The device has two independent channels that can tune in 0.1 Hz increments from 54 MHz to 13.6 GHz. The SynthHD’s RF power is adjustable in .01 dB increments from -50 dBm to +22 dBm. It also has many modulation features including FM chirps. The relative phase between the two channels can be adjusted in .01 degree increments.

It is a hybrid approach because the device can either be controlled with a PC graphical user interface (GUI) like benchtop test and measurement (T&M) equipment, or it can be programmed to function as a module inside a communication system without a PC, like the narrowband synthesizer mentioned above.

The GUI is laid out as close as possible to similar benchtop signal generators.  After tuning to the spec needed in the project, those settings can then be programmed to the SynthHD signal generator’s nonvolatile memory. The device will power up that way from now on, with sweeps or modulation, or both. Another interesting feature with all of Windfreak Technologies software is that it is written in Labview, and the software source code is included with the purchase. Labview is ubiquitous for controlling test equipment in labs all around the world. This allows the end user to remove the features they don’t need, or add features they do need for ease of use.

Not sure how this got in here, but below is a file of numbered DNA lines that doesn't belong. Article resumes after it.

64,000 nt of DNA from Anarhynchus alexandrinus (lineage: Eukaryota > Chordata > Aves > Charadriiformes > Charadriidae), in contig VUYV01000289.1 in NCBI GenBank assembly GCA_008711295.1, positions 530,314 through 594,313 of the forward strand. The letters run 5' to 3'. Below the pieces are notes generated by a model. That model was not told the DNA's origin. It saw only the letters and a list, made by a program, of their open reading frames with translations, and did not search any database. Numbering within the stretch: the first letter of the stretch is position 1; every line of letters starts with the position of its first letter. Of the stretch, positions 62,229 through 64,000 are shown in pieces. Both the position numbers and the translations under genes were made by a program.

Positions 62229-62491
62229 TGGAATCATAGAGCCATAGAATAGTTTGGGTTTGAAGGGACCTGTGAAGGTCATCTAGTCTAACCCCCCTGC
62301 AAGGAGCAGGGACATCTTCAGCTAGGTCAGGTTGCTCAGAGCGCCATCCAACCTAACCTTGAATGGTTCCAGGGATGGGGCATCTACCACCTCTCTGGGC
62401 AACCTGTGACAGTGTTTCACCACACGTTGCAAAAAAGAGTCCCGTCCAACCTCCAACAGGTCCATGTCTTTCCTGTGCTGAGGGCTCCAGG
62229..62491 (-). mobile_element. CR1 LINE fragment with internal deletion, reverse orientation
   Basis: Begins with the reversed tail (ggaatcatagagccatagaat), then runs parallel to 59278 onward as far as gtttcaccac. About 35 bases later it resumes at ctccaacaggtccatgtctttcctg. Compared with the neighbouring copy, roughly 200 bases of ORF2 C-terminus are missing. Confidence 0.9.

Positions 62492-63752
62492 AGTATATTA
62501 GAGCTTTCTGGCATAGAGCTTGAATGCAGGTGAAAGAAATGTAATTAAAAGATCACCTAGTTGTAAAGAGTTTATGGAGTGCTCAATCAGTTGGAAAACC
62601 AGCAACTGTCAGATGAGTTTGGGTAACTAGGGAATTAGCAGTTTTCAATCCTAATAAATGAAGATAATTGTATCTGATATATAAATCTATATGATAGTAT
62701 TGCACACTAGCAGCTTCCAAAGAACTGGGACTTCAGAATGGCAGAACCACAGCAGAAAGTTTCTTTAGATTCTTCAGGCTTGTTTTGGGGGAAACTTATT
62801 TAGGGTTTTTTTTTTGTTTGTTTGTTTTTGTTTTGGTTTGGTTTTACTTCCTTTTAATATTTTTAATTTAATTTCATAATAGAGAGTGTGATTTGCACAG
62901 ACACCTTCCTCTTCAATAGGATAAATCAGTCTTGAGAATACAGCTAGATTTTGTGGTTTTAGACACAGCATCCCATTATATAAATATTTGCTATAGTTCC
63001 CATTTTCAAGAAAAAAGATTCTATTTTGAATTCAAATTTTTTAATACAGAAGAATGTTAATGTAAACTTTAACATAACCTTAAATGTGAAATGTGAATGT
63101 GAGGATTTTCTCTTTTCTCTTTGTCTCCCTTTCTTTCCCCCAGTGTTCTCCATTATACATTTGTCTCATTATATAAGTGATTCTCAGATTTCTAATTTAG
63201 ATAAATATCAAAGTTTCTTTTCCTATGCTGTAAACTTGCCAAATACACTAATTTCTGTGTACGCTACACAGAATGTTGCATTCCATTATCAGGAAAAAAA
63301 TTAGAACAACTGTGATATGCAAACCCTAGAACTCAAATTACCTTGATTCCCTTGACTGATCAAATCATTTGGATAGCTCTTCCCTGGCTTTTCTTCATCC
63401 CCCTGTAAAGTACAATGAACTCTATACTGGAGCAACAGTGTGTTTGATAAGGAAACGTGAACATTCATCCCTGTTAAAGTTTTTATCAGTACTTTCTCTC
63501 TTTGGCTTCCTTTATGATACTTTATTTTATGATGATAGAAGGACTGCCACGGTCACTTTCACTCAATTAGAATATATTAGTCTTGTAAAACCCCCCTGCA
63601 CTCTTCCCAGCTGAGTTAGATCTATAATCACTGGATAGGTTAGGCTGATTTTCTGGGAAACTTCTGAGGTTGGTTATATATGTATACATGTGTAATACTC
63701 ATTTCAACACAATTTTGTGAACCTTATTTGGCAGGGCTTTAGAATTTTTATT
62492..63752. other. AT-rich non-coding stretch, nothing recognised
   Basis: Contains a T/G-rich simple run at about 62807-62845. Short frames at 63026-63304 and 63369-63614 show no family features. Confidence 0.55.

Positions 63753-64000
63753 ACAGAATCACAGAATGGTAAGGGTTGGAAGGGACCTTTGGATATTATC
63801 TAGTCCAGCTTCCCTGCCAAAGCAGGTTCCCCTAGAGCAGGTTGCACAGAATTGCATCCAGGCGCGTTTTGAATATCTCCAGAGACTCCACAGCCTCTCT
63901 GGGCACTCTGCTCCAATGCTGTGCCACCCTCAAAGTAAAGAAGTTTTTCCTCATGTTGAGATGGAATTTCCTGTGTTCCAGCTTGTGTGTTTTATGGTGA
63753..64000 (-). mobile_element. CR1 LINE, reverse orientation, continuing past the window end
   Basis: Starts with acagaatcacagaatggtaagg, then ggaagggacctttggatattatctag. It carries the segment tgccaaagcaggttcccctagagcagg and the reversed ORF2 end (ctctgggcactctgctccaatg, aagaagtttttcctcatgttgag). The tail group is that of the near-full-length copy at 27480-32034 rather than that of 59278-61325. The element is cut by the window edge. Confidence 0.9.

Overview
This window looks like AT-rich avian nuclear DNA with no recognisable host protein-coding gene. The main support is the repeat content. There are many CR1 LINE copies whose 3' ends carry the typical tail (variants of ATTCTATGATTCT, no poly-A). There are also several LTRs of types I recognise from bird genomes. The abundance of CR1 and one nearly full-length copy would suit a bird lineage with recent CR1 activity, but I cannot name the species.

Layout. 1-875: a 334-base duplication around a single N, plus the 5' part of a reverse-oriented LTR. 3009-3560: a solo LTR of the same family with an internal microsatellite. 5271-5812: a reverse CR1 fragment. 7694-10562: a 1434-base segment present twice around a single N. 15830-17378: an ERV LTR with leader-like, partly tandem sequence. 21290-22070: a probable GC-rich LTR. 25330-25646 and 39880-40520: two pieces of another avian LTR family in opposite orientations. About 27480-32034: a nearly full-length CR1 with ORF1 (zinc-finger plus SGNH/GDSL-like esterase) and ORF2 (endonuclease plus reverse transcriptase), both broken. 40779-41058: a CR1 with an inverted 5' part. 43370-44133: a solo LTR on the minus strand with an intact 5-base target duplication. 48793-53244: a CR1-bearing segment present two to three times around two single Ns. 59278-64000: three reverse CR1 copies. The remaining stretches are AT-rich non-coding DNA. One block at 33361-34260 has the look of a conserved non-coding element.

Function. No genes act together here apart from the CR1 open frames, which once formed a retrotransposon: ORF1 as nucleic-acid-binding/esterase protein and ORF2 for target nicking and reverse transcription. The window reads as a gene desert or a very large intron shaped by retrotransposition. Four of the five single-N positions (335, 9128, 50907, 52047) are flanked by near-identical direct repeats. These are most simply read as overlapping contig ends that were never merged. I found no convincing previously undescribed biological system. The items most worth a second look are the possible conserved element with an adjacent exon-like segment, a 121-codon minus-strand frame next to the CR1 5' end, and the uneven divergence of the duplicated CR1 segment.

The SynthHD signal generator is really the best of both worlds. Its RF power settings can be calibrated for accuracy. It has an external reference input or output for frequency stability, an external trigger for stepping and other functions, and a GUI for quickly adjusting parameters similar to their benchtop counterpart. The GUI, as mentioned, is open source. This means the user is allowed into the source code to look at the calibration routine and how it works. When the user sets a power or frequency, the routine goes to the calibration file and interpolates the proper 16 bit DAC setting, which drives the output power of the SynthHD signal generator. The calibration table is a text file on the PC that is easy to understand for a custom self-calibration, which could easily include other losses in the test setup. To make it even more accurate, there is an onboard temperature reading.